How to pop the question?

For those who are planning to propose in the near future, here are a few ways to pop the question:

Nǐ yuànyì zuò wǒ de zhōngshēn bànlǚ ma?
Will you be my lifelong companion?

Nǐ yuànyì jià gěi wǒ ma?
Will you marry me?

嫁给我, 好吗?
Jià gěi wǒ, hǎo ma?
Marry me, all right?

我们结婚, 好不好?
Wǒmén jiéhūn, hǎo bù hǎo?
Let’s get married, okay or not?

愿意 (yuànyì) means to be willing to.
(jià) is to transfer or marry into another’s family, usually said of a woman.
(qǔ) is to take a wife, usually said of a man.
结婚 (jiéhūn) is to get married.
终身 (zhōngshēn) means lifelong.
伴侣 (bànlǚ) is a companion or a mate.

As you can see, there are several ways to ask a question in Chinese. We will mention two today.

VI. a) Statement + (ma) + “?” = Question

This is the easiest way to form a question. For example:

(Nĭ gāoxìng ma?)
Are you happy? Are you pleased?

Xiàyǔ le ma?
Is it raining?

Nĭ xǐhuān kàn diànyǐng ma?
Do you like to watch movies?

喜欢 (xǐhuān) means to like somebody or something, or to enjoy doing something.
电影 are movies, and 电视 are television shows.

VI. b) Statement + “Okay or not?” = Question (request)

请小声一点, 好吗?
Qǐng xiǎoshēng yīdiǎn, hǎo ma?
Please lower your voice (or the volume of noise), all right?

我们去散步, 好不好?
Wǒmen qù sànbù hǎo bù hǎo?
Let’s go for a walk. Okay or not?

(shēng), or 声音 (shēngyīn), means a sound.
小声 (xiǎoshēng) means “in a low volume of sound”.
一点 (yīdiǎn) means “a bit”.
(qù go) is the opposite of (lái come).
(bù) is a step one takes in walking.
means to disperse, dissipate or scatter. As an adjective, it indicates a state of being random, disorganized or undisciplined. 散步 is leisurely walking,

Now, Mother’s Day is coming up this Sunday.

Wǔyuè de dì èr gè xīngqītiān shì mǔqīnjié.
The second Sunday of May is Mother’s Day.

(yuè) is the character for “moon”. It represents the months, which are ordered from one to twelve in a year. So, 五月 (wǔyuè) is the fifth month of the year, or May. Adding the word particle (de) to any noun or pronoun turns it into one in the possessive case. Therefore, 五月的 (wǔyuè de) means “of May”, or “belonging to May”. 星期天 (xīngqītiān) and 星期日 (xīngqīrì) both refer to Sunday.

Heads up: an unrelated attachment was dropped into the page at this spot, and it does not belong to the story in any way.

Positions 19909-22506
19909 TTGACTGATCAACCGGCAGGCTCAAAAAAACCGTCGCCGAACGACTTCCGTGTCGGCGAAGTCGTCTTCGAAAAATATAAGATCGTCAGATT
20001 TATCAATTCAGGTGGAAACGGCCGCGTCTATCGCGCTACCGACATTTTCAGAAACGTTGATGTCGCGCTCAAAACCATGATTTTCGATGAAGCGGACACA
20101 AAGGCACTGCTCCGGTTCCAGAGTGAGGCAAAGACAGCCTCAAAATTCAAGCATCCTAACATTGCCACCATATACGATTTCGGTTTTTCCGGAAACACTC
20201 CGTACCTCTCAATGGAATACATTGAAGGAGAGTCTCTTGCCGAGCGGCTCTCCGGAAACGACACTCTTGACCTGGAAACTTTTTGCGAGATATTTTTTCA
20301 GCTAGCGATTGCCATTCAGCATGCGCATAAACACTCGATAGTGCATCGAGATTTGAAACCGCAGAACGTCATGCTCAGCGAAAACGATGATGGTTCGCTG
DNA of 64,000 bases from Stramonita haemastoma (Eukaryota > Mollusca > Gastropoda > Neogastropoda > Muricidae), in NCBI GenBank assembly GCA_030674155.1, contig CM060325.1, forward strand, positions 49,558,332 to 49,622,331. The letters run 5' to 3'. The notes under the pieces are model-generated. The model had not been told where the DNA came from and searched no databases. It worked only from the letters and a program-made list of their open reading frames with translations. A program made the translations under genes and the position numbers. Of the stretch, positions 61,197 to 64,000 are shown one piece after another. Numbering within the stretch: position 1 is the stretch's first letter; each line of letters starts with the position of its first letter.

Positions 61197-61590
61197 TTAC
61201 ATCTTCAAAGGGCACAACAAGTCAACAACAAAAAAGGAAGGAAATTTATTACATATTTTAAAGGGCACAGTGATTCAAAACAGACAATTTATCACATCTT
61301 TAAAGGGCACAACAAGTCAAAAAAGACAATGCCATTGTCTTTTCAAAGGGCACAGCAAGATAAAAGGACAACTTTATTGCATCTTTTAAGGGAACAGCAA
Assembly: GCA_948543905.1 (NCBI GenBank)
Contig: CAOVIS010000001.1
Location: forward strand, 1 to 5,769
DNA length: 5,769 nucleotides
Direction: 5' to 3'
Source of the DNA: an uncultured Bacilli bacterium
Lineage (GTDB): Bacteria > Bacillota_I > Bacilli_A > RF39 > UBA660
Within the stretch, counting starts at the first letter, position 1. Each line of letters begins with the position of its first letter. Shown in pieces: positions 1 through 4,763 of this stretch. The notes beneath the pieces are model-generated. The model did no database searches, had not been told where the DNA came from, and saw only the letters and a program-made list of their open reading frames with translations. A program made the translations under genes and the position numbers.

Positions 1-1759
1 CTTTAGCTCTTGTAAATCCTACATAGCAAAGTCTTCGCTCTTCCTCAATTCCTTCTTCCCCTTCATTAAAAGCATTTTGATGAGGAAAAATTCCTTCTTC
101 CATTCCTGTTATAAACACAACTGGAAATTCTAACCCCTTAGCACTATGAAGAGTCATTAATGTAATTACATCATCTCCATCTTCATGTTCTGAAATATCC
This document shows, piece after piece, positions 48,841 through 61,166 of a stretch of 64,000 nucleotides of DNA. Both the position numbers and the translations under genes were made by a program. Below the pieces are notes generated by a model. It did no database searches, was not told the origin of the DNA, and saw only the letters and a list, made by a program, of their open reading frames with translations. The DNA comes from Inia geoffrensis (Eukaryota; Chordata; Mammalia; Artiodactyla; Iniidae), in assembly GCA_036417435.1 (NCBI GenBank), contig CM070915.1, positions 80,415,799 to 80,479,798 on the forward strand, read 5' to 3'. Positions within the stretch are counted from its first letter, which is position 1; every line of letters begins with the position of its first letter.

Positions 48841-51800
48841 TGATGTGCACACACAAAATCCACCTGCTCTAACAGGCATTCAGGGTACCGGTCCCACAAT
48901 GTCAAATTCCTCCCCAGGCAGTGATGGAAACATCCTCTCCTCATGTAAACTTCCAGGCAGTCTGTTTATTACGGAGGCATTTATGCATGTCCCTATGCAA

Whereas in English you’d say, “the second Sunday of May”, in Chinese you’d say, “May’s second Sunday”. In English, you could say, “my friend” or “a friend of mine”, in Chinese you’d always say, “my friend”, or 我的朋友 (wǒ de péngyǒu). This simple rule should be easy to keep in mind.

Stories and verifiable records abound to show that behind many a great personage in history there was a great mother. At the tender age of eleven, John Quincy Adams, while accompanying his father on a diplomatic mission to Europe, received a letter from his mother, Abigail Adams, that contained these lines: ” … I would much rather you should have found your grave in the ocean that you have crossed, or that any untimely death crop you in your infant year, than see you an immoral, profligate, or graceless child.” On the other hand, I believe the majority of present-day affectionate and loving mothers, or 慈爱的母亲 (cíài de mǔqī), would be contented just to know that you love her, that you are eating right, sleeping 8 hours a day, and doing 20 minutes of exericse at least three times a week, and that you are working hard at learning Chinese.

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